Either the YesMen have infiltrated Italy's biggest, and most undercapitalied, bank, or the stress of constant, repeated lying and prevarication has finally gotten to the very people who know their livelihoods hang by a thread, and the second the great ponzi is unwound their jobs, careers, and entire way of life will be gone.
Such as the head of UniCredit global securities Attila Szalay-Berzeviczy, and former Chairman of the Hungarian stock exchange, who has written an unbelievable oped in the Hungarian portal Index.hu which, frankly, make Alessio "BBC Trader" Rastani's provocative speech seem like a bedtime story. Only this time one can't scapegoat Szalay-Berzeviczy "naivete" on inexperience or the desire to gain public prominence. If someone knows the truth, it is the guy at the top of UniCredit, which we expect to promptly trade limit down once we hit print.
Among the stunning allegations (stunning in that an actual banker dares to tell the truth) are the following: "the euro is “practically dead” and Europe faces a financial earthquake from a Greek default"... “The euro is beyond rescue”... “The only remaining question is how many days the hopeless rearguard action of European governments and the European Central Bank can keep up Greece’s spirits.”...."A Greek default will trigger an immediate “magnitude 10” earthquake across Europe."..."Holders of Greek government bonds will have to write off their entire investment, the southern European nation will stop paying salaries and pensions and automated teller machines in the country will empty “within minutes.” In other words: welcome to the Apocalypse...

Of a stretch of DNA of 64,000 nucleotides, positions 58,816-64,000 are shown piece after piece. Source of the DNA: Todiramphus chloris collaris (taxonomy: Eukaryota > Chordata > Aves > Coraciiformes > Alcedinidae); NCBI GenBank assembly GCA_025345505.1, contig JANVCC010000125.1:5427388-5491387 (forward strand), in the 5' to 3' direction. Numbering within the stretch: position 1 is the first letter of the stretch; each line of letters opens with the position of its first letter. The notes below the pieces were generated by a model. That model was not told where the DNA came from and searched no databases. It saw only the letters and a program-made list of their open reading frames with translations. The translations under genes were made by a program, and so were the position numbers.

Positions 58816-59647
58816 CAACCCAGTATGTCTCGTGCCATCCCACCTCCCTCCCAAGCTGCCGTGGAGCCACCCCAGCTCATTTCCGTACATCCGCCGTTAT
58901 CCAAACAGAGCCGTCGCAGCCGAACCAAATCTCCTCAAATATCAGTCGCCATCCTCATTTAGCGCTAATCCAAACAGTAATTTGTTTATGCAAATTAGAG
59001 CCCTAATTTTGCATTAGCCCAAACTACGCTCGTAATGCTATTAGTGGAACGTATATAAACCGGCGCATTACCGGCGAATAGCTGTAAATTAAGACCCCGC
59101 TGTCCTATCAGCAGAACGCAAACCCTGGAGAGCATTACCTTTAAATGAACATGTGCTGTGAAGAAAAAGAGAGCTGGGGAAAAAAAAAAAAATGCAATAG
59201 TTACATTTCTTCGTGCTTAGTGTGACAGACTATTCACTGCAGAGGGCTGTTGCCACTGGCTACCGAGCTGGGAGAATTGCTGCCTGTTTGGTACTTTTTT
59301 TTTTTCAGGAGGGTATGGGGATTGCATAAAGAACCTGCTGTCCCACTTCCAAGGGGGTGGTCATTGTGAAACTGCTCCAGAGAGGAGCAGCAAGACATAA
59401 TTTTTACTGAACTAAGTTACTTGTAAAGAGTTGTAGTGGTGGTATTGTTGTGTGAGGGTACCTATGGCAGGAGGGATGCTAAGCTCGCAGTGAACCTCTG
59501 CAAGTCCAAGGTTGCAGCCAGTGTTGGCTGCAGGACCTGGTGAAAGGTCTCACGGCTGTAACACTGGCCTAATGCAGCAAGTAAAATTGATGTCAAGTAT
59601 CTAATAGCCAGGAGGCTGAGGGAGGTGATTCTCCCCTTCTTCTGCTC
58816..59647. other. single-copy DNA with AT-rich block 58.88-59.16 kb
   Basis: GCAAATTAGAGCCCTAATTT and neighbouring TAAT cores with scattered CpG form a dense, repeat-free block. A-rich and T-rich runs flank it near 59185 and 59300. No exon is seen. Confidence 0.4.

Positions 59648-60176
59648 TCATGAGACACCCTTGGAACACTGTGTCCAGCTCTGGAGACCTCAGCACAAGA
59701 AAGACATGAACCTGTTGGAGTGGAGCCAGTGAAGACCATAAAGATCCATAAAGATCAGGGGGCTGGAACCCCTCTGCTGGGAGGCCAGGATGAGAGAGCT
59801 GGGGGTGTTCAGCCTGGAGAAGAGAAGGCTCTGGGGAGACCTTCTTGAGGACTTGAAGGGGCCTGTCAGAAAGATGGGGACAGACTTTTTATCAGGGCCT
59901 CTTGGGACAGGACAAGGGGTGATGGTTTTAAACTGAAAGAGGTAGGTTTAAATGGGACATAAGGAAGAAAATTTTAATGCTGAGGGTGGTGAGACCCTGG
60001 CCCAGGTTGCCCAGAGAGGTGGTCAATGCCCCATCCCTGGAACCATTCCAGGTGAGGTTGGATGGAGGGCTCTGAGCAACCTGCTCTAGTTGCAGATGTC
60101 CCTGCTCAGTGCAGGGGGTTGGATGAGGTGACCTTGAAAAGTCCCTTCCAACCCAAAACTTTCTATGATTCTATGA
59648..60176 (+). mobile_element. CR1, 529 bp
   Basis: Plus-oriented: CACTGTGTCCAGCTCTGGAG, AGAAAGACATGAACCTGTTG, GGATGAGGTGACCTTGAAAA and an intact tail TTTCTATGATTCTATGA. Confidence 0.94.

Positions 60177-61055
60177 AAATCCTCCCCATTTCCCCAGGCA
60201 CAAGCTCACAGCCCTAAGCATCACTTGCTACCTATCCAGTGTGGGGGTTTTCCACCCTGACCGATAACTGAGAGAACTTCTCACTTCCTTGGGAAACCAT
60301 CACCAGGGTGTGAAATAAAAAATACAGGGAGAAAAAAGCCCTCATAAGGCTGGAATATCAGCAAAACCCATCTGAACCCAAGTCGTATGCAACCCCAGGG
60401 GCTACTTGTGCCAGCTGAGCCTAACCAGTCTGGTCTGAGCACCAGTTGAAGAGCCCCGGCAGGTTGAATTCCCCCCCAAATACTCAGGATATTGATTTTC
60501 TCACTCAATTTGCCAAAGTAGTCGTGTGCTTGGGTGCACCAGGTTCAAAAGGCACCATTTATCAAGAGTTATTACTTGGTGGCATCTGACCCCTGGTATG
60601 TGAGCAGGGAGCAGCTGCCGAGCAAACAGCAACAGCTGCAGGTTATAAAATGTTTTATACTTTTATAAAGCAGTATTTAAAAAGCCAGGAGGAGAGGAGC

But wait, there's more. From Bloomberg:
The impact of a Greek default may “rapidly” spread across the continent, possibly prompting a run on the “weaker” banks of “weaker” countries, he said.
“The panic escalating this way may sweep across Europe in a self-fulfilling fashion, leading to the breakup of the euro area,” Szalay-Berzeviczy added.
Szalay-Berzeviczy has just arrived in Hungary from a trip abroad and can’t be reached until later today, a UniCredit official, who asked not to be identified because she isn’t authorized to speak to the press, said when Bloomberg called Szalay-Berzeviczy’s Budapest office to seek further comment.
And now, for our European readers (first) and everyone else (next), it is really time to panic.